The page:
It is said that imitation is the sincerest form of flattery.
It is, then, easy to see why so many successful games feed off of each other and borrow creativity from other mediums. The infamous William Shakespeare, the prodigious playwright, crafted his immortality from the stories told by others – there’s naught an original narrative to be found that Shakespeare authored. Steve Jobs, the late mastermind behind Apple’s successful iPhone, admittedly stole ideas to create his influential technology. Creators of Silent Hill found inspiration in Jacob’s Ladder that fueled the series into multiple iterations and two film adaptations.
Yet, none of these inspirations would have found success based purely on borrowed ideas. No, William Shakespeare is remembered for his brilliant writing, characterization, and, most importantly, still relevant themes. The iPhone would not have found success simply because it utilized touch screen technology (the same tech that Sony already had on the market). No, the iPhone found success because of its innovative operating system, tight security, and ease of access for any consumer.
But what happens to those who just steal ideas? And what constitutes thievery or flattery? Where do we draw the line between borrowed ideas adapted and spun with creative integrity and blatant plagiarism? Look at the recent controversy surrounding comedian Amy Schumer after critics and comedians alike found suspicious similarities between her stand up bits and those of famous comedians of the past. The same allegations have been leveraged against numerous other notable comedians including Dane Cook and Carlos Mencia. Generally, as is the case presently with Ms. Schumer, the idea of plagiarism leaves a sour taste in the mouth of consumers. Likewise, in education, plagiarism can cost students grades, graduation, PhDs, and careers. Intellectual property is priceless, and ‘borrowing’ is certainly a finicky concept.
This is not to say that borrowing ideas is inherently evil, of course. As I stated earlier, with the right creative touch, inspiration can evolve into significant successes. And this is where my article is born: there has been a recent surge of P.T. inspired games finding hefty quantities of donations on crowdfunding platforms. The common thought surmises that the titles could not find successful backing if it were a faulty product pitch. Whisperings of the pessimistic, however, wonder whether the numerous P. T. projects seek easy monetary gain or yearn to yield a fulfilling experience.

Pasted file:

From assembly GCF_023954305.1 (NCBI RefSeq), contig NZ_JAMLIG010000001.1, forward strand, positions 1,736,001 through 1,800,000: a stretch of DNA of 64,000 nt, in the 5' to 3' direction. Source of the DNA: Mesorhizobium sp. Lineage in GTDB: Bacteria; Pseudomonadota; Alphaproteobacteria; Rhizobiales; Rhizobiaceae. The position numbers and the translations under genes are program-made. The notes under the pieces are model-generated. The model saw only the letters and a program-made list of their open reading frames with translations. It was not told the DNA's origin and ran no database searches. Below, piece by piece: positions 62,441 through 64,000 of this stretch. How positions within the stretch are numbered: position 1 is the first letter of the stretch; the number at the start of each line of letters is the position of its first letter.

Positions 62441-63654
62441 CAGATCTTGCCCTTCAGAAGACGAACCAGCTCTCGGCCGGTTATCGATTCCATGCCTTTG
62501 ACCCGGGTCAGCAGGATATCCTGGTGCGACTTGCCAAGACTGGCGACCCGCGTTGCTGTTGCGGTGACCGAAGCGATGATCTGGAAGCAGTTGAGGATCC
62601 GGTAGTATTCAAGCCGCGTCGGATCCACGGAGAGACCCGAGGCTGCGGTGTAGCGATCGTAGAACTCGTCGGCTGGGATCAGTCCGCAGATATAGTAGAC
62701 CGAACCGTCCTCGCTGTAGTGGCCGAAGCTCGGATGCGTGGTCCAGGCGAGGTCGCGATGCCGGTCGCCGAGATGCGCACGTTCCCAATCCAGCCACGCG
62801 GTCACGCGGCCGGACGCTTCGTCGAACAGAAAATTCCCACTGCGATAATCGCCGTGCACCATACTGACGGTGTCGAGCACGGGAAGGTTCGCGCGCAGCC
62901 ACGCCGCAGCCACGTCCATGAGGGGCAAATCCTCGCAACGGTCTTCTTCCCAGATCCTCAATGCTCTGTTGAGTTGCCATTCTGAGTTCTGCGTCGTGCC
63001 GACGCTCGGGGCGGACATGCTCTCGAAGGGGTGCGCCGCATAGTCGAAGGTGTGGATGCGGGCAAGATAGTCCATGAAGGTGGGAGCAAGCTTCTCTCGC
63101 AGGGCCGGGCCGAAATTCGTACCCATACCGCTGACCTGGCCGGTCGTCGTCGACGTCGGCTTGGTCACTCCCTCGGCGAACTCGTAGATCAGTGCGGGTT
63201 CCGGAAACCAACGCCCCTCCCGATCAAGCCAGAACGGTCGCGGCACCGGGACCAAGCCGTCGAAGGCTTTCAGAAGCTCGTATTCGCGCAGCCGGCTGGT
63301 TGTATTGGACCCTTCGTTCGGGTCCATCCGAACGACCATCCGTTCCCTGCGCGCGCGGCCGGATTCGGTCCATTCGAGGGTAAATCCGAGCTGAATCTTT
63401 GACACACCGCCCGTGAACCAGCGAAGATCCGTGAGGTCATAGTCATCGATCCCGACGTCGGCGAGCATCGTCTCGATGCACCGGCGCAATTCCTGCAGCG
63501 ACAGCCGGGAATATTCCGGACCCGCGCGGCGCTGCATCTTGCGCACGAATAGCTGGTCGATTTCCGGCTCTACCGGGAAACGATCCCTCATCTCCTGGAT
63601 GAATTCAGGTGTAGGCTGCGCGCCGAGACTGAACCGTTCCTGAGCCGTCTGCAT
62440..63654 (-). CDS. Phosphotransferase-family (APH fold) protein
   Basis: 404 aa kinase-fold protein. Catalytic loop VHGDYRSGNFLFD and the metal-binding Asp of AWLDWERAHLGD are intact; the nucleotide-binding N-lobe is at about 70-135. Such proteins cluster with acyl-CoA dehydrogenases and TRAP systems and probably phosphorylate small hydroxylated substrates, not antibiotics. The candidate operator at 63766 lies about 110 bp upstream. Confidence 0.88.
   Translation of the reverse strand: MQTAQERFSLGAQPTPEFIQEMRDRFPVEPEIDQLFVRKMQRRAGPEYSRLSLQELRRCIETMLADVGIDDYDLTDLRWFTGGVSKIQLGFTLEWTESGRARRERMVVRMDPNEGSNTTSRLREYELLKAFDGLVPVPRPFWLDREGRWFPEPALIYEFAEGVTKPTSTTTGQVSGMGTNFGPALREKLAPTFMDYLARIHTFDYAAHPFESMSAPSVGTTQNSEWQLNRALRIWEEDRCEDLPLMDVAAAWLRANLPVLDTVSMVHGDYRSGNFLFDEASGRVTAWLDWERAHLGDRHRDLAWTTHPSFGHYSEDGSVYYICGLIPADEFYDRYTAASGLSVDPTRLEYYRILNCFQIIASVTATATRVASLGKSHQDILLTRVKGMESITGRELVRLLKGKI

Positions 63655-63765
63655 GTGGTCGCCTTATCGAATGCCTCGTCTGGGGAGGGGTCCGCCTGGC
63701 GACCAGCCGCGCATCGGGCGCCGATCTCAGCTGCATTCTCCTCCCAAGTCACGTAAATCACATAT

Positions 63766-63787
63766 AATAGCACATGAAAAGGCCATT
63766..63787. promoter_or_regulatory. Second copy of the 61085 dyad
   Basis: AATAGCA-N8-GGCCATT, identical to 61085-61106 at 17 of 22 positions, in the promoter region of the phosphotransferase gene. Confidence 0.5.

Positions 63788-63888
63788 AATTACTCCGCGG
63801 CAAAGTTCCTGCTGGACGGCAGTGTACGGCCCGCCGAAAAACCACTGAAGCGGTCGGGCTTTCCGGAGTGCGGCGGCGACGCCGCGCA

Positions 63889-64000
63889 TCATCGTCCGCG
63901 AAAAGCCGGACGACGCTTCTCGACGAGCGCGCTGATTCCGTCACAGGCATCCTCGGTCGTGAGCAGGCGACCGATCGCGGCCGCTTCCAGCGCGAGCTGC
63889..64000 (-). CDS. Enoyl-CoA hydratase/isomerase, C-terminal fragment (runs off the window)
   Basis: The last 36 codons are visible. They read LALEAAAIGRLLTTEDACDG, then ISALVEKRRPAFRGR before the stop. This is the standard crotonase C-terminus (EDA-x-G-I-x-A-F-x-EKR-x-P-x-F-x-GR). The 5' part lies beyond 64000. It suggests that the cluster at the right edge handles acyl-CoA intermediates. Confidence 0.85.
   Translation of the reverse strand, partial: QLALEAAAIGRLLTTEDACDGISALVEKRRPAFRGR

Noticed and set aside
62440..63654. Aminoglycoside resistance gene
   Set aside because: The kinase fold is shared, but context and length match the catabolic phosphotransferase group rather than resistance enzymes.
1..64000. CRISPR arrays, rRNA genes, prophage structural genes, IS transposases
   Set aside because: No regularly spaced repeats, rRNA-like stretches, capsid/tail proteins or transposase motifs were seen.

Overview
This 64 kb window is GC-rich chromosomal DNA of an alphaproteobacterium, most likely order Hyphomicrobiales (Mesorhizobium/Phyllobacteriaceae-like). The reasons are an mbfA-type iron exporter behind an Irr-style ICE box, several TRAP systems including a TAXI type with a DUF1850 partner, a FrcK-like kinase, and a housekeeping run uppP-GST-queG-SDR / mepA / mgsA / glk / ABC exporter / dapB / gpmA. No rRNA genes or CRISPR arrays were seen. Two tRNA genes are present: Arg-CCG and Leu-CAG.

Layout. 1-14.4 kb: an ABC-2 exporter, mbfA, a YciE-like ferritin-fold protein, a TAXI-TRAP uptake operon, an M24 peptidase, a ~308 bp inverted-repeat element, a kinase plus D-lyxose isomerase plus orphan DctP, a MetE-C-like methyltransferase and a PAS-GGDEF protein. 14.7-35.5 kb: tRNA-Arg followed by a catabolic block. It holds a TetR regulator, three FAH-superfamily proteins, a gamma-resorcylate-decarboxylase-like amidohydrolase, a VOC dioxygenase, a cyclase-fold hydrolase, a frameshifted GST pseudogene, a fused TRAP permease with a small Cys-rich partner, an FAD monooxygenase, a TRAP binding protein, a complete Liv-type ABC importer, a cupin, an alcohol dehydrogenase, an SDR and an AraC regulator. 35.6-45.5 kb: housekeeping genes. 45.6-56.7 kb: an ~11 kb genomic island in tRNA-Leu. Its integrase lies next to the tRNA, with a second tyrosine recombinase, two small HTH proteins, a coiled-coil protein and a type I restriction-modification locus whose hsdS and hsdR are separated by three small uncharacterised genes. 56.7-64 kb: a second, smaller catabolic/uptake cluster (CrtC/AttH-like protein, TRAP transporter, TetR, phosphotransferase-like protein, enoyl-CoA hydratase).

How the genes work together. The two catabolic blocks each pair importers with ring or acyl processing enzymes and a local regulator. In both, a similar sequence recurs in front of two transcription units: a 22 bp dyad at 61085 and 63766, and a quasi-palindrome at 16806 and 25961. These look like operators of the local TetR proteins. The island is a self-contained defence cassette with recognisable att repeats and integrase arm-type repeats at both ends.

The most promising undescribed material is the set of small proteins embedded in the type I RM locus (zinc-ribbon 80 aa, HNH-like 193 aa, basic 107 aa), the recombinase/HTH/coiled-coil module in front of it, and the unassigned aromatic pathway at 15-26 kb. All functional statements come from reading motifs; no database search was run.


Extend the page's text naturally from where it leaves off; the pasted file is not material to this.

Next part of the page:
For those unfamiliar with the great Konami debacle and the excellent Kojima developed P.T., the aforementioned title surfaced on the PSN worldwide in August of 2014. It served as a promotional teaser for Kojima’s upcoming title. The move proved Kojima’s confidence, as only upon completion would the player understand what he/she just experienced – and that process was a difficult task. As it stood, P.T. demonstrated superb gameplay, intense atmosphere, and sickening horror in a fashion superior to most of the horror genre. Once completed, P.T. exposed Kojima and Konami’s upcoming Silent Hills. Fan children of the world rejoiced – until Konami and Kojima fell apart, forcefully killing the project (co-directed by Guillermo Del Toro) and ultimately harming the Metal Gear Solid V release.
Yet the teaser left a lasting mark upon those who took the time to experience its haunting narrative. At first, Allison Road, an independently developed first-person horror game, emerged from developer Lilith Ltd. After gaining popularity and announcing P.T. as its inspiration, Allison Road created a Kickstarter page to fund its development cycle. The crowdfunding campaign was so successful that Team17 volunteered to publish the project with a tentative release this year. Subsequently, the crowdfunding page was canceled due to the publishing agreement.
Months later, Kickstarter finds itself inundated with P.T. inspired campaigns – some of which I’ve even donated to myself. Visage, for example, has doubled its initial goal of $25,000 with 16 days remaining. Its 12-minute extended trailer has garnered over 160,000 views and utilizes photorealistic graphics with an allegedly in-depth premise to create a hopefully unforgettable experience. Visage is tentatively scheduled to release in January of 2017. Finding success with a P.T. inspired game begs the question of whether other developers will board the bandwagon. And if so, what will become of the experience that we initially loved? When integrity is lost for profit, the industry itself loses.
Here is a solemn letter that sincerely hopes that art can remain unscathed.